But actually I felt like an idiot, but not because I struggled to get it done. I was very quickly reminded how bad my temper is when things don’t go my way. I mean, it was bad. Really bad. I wouldn’t have wanted anyone to hear the things I was saying (and thinking) while I was in a tight squeeze or couldn’t figure out how to get to the next step. Anger (or rage?) rose up in me so quick I didn’t know what hit me, and that was surprising and disturbing. Suddenly there wasn’t much love, joy, or peace, and definitely no patience.

Here’s what bothered me: I don’t know if I was more disappointed or surprised. I’ve been following Jesus for some time now and I thought I would be better at handling a challenge like this. I expected at least some fruit to show up. Have you ever thought that? You react to something in a way that is so unlike Christ that you think, “Have I been paying attention at all…to anything??” This isn’t just true in a difficult project like a car repair for a quasi-mechanic, but in every area of life. I sometimes look around at my lack of ability to control my appetites, my desires, or my reactions and I have to be honest, I get a little discouraged that I haven’t been transformed a little more into Christ’s image.

As I’ve been reflecting about it though, I think I’ve only been seeing half the story when it comes to maturity. I have been thinking that as I mature as a Christian, God’s work in my life would change me as a person so that I become fundamentally different, who I am gets changed from jerk to non-jerk. In this line of thinking, the assumption is that more you walk with God and learn his ways the better your choices will be and the less likely you will be to react with rage when you don’t get your way. Makes sense, right?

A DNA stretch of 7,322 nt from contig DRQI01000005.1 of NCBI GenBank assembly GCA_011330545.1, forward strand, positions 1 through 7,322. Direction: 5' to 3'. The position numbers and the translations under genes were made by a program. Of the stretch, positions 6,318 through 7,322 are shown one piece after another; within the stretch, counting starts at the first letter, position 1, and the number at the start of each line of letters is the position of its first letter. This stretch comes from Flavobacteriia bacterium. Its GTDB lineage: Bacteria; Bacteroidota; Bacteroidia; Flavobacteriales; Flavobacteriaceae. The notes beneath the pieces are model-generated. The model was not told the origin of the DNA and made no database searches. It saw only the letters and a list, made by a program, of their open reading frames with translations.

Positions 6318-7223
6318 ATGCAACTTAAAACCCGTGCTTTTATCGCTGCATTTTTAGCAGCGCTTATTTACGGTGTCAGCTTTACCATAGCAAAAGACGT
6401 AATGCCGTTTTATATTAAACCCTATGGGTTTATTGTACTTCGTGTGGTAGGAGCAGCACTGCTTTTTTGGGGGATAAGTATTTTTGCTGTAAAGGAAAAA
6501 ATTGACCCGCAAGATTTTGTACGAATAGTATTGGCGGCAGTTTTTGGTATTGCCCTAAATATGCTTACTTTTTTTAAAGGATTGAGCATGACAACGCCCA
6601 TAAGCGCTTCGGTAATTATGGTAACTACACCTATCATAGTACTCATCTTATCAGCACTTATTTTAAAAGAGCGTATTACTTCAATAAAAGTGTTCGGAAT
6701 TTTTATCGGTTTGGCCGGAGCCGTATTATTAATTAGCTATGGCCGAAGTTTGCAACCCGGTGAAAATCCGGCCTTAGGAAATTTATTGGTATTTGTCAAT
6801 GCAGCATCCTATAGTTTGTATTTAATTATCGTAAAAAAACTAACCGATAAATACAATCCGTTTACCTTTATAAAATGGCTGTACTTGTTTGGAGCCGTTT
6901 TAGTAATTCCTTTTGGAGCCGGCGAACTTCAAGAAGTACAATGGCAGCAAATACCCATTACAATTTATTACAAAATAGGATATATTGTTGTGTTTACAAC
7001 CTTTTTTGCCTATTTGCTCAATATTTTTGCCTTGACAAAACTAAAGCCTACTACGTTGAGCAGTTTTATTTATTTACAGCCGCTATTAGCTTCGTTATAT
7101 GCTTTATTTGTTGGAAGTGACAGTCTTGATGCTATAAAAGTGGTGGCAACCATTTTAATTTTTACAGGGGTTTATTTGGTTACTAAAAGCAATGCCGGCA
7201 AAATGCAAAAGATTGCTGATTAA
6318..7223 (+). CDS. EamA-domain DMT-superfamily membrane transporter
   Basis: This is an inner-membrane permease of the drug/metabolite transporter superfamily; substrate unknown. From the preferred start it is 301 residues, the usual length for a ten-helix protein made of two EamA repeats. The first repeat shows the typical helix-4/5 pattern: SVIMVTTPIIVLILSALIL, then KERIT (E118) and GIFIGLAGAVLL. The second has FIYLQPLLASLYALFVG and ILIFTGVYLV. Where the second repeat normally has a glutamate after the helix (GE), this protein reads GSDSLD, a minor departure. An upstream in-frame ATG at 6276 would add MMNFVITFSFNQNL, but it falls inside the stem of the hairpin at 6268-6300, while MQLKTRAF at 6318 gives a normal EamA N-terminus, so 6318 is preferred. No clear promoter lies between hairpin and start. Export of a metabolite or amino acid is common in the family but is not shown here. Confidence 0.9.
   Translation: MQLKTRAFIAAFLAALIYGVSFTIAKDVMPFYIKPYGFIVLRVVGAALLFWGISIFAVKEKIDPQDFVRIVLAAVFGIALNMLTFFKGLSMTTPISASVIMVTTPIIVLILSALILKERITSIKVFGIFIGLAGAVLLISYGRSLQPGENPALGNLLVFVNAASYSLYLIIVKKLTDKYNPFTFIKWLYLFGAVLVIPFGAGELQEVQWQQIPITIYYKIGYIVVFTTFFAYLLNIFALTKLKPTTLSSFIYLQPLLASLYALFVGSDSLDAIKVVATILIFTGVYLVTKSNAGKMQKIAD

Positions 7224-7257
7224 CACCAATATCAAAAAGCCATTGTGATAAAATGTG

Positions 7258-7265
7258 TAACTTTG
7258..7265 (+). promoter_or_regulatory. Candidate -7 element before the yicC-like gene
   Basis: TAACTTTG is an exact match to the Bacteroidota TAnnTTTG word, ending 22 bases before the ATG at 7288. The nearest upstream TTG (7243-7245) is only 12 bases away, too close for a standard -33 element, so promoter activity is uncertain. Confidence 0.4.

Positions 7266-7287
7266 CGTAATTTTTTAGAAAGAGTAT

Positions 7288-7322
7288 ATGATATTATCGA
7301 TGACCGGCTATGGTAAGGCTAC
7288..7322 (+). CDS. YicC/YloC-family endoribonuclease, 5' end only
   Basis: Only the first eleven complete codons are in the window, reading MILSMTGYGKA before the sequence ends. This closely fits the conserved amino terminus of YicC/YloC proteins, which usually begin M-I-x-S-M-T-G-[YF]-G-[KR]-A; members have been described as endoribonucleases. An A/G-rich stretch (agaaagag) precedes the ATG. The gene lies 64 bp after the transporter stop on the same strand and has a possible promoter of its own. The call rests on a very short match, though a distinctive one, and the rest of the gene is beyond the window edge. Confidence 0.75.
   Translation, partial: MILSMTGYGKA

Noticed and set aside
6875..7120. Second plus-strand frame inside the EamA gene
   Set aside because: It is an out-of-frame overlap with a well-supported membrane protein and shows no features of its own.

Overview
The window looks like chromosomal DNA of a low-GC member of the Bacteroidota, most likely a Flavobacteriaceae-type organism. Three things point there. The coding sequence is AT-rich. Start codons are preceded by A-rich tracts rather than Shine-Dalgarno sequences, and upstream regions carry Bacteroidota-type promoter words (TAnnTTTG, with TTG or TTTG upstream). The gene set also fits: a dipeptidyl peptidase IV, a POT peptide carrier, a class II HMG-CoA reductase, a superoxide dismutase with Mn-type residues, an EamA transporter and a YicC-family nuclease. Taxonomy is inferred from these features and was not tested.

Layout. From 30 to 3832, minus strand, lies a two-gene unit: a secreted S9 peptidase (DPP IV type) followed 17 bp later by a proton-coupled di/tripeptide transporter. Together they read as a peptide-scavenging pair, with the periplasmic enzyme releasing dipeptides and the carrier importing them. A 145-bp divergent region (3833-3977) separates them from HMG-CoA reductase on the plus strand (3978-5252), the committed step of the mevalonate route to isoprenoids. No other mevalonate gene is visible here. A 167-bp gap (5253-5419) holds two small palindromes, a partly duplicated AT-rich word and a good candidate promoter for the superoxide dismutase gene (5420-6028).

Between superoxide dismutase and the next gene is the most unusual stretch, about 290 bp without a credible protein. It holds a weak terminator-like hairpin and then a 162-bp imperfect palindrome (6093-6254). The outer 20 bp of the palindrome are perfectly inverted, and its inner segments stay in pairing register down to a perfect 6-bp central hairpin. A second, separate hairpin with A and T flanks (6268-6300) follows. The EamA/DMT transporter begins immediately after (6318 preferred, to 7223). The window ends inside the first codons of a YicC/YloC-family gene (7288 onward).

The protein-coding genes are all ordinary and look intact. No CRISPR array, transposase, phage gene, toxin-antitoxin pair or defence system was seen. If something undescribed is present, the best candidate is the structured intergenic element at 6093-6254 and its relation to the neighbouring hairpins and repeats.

Well, this view of maturity may be true to some extent, but it’s only half the story. There are other things at play. No matter how “mature” you think you are, you always reap what you sow. So if you’re not sowing to the Spirit like Paul says in Romans 8, you won’t get spiritual results when difficult times come. Doesn’t matter if that difficulty is disease or a long line at the grocery store.

I don’t think Christian growth works the same as physical growth. In physical growth, or the development of a person, you come into the world as the most dependent of all humans and your job is to grow to become more independent. Feed yourself, dress yourself, earn money etc. I would say that in Christian maturity it is actually the opposite. We come to God as rebellious children, desiring nothing more than our own independence and freedom. As we grow with him, our job is to become more and more dependent on him and less likely to depend on ourselves to make it all work.

That’s where I go wrong. I tend to assume that since I’ve been “in the game” for a while, I can make it happen on my own. I stop sowing because I assume I don’t have to. But walking with God is more about abiding that adapting. God’s plan is not to have me walk with him just long enough for me to learn how to do it without him. I’m not supposed to be an apprentice of Christ I am a disciple, and there’s a big difference. An apprentice learns from the master just long enough to strike out on his own and become a master himself. Apply this to God and it’s pretty ridiculous. Even if I could grow to the point that I didn’t need God’s help anymore, what happens after that? There is no other outcome other than I become my own god. Since I know that isn’t the plan, I have to go back to the fact that dependence is primary. I never outgrow my need for him.

Jesus said “If you abide in me, you will bear much fruit.” If I find myself reacting to life’s circumstances in a less-than-Jesus-like way, it’s probably because I am not abiding in him. And if I’m not abiding, I shouldn’t be surprised when the fruit I get is nasty. For me and my sinful self, nasty is natural. I have to plug in to the source of the good stuff if I want to see it working in my life.